Only three weeks have remained until general elections in Serbia. Those who did not intend to turn out have not been persuaded into changing their mind by the election campaign. Others claim they will vote for their candidates not because they believe that the future will be better with them, but because all the others are worse. More by Mirjana Nikolić.
Ever since the presidential elections were scheduled – for the same day as the parliamentary and local ones, the focus of the campaign has been transferred to the activities of the presidential candidates. There will be ten of them eventually. The majority have already displayed their slogans, which the experienced press regards as devoid of ideas and unrecognizable. Boris Tadić has continued the campaign of his party, the Democratic Party, which pinpoints jobs, security and investments as their main goals, but those are the objectives emphasized by all the other parties running for the elections. The slogan of the Serbian Progressive Party and its leader, Tomislav Nikolić, is For an Honest and Successful Serbia. The leader of the Socialist Party of Serbia, Ivica Dačić, stresses that, while others keep opening factories, his task is not to open, but to shut down, thus announcing the arrests of criminals and hooligans and also a firmer stand to the world, with the slogan Firmly, Clearly, Resolutely. The leader of the Liberal-Democratic Party, Čedomir Jovanović, appeals to Tadić and Nikolić that they should tell people the truth, but it remains unclear whether he means the truth about Kosovo, the truth about the slow journey towards Europe or something else. The slogan of the Democratic Party of Serbia and its leader, Vojislav Koštunica, resembles a Serbian beer commercial and reads: Serbia – You Know Why. Koštunica, at least, stands out among all the other candidates, being against Serbia’s EU aspirations.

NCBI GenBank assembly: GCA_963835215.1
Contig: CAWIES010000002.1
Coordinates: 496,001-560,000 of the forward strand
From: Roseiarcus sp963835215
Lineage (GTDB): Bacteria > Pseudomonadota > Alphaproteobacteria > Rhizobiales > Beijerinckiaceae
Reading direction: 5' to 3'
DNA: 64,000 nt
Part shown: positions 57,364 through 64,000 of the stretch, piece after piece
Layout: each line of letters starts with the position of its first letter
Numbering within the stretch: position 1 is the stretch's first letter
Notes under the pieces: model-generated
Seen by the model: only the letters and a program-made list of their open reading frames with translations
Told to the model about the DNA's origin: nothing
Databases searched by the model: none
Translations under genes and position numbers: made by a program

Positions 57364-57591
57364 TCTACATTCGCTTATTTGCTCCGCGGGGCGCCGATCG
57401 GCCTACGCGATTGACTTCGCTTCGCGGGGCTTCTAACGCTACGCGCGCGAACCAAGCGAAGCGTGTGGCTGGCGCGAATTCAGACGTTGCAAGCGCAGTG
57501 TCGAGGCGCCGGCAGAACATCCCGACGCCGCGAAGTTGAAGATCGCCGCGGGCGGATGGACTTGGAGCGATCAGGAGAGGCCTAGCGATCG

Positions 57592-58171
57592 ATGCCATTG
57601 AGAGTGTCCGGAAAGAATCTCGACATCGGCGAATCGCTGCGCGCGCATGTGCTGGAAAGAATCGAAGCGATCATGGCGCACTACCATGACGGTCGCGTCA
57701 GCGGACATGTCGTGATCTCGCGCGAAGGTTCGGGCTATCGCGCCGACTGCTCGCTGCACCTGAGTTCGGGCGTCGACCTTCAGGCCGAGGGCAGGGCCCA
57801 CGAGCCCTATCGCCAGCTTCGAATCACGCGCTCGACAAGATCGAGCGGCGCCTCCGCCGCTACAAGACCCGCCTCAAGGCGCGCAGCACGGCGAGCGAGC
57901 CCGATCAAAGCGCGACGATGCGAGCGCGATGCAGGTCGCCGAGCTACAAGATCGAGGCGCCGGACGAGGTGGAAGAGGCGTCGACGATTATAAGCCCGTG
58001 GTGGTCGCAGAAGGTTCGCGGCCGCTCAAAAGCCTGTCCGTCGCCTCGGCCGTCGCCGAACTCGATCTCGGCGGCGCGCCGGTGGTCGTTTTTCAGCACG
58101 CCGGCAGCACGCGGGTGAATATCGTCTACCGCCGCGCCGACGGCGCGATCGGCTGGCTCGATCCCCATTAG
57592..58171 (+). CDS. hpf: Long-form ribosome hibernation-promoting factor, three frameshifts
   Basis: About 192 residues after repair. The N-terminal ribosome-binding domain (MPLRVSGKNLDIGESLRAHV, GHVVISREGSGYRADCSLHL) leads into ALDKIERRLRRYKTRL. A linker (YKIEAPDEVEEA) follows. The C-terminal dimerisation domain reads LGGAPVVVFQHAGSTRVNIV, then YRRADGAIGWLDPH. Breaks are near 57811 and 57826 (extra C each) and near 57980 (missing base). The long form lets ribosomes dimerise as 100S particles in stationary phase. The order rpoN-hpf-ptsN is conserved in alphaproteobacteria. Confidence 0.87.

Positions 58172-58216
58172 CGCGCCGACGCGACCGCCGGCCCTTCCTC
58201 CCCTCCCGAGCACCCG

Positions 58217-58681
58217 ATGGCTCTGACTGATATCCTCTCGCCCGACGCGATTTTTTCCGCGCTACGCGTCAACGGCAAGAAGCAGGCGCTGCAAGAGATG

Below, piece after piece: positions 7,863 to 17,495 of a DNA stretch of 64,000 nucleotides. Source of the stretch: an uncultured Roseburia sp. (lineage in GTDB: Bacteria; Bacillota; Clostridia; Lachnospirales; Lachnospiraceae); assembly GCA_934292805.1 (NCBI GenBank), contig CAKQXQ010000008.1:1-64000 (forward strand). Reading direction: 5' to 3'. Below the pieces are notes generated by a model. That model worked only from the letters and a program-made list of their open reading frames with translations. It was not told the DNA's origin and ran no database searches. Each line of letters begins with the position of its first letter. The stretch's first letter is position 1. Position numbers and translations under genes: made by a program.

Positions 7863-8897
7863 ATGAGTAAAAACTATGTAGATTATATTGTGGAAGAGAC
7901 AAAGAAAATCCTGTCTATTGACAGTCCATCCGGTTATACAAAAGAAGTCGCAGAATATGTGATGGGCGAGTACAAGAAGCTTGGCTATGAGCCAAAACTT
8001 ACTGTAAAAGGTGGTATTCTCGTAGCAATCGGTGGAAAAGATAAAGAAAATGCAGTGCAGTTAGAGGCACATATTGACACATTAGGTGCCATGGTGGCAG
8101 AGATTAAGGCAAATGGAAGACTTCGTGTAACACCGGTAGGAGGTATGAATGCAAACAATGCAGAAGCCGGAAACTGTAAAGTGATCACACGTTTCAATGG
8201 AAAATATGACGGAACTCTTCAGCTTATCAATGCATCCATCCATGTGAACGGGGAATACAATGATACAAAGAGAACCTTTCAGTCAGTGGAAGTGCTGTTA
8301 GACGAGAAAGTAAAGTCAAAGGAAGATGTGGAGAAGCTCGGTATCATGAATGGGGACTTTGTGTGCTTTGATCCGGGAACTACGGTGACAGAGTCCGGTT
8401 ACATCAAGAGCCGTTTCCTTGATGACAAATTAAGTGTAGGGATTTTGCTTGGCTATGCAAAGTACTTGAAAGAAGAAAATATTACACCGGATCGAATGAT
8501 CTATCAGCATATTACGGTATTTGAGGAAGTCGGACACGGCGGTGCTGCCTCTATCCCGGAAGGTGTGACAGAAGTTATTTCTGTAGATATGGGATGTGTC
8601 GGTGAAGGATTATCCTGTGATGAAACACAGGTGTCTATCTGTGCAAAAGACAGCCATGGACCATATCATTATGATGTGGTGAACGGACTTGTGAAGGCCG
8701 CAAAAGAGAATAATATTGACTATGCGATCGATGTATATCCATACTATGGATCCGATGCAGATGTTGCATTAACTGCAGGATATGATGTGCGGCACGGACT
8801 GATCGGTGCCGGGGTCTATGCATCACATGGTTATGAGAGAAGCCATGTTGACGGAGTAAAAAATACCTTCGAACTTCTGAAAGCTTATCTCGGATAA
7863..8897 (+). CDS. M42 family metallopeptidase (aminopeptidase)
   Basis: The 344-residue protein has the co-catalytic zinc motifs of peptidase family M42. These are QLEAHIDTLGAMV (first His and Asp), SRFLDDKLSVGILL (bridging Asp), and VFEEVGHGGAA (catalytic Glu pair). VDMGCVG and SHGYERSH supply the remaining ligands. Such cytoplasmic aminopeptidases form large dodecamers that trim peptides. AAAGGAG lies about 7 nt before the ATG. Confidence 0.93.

If a foreigner were to analyze the election campaign, they could get an impression that Serbia is an agricultural country, the major problem of which is the choice of seed for the next sowing, or that it is a country with a very strong industry, with foreign investors rushing in. The absence of the Kosovo topic in this campaign is conspicuous – except for the mantra that we will never recognize its independence. This time, both the parties and the presidential candidates keep ignoring the fact that this part of the Serbian territory has declared independence, that there are numerous problems in that province and that the state of Serbia will not be able to organize elections there.
Considering all this, it is interesting to look at the current rating of the candidates and their political options. Croatian agency Ipsos claims that, in the first round, Tadić would poll 31.6% of the votes and Tomislav Nikolić 29.7%. Agency Partner Consulting claims that Nikolić would poll 30% and Tadić 26.5% in the first round. According to the polls, Dačić is at the third position, with more than 12%, followed by Koštunica with 9%. A similar situation applies to the parties, so, in addition to the aforesaid, LDP, the Serbian Radical Party and the United Regions of Serbia will enter the parliament. All the agencies allow for a slight error of 2%-3%. After the elections, Serbia will resume the course towards the EU as it is part of the programme of any majority that may form the government. Analysts also agree that not a single new option that could cross the census of 5% and surprise us by entering the parliament has appeared during this election campaign.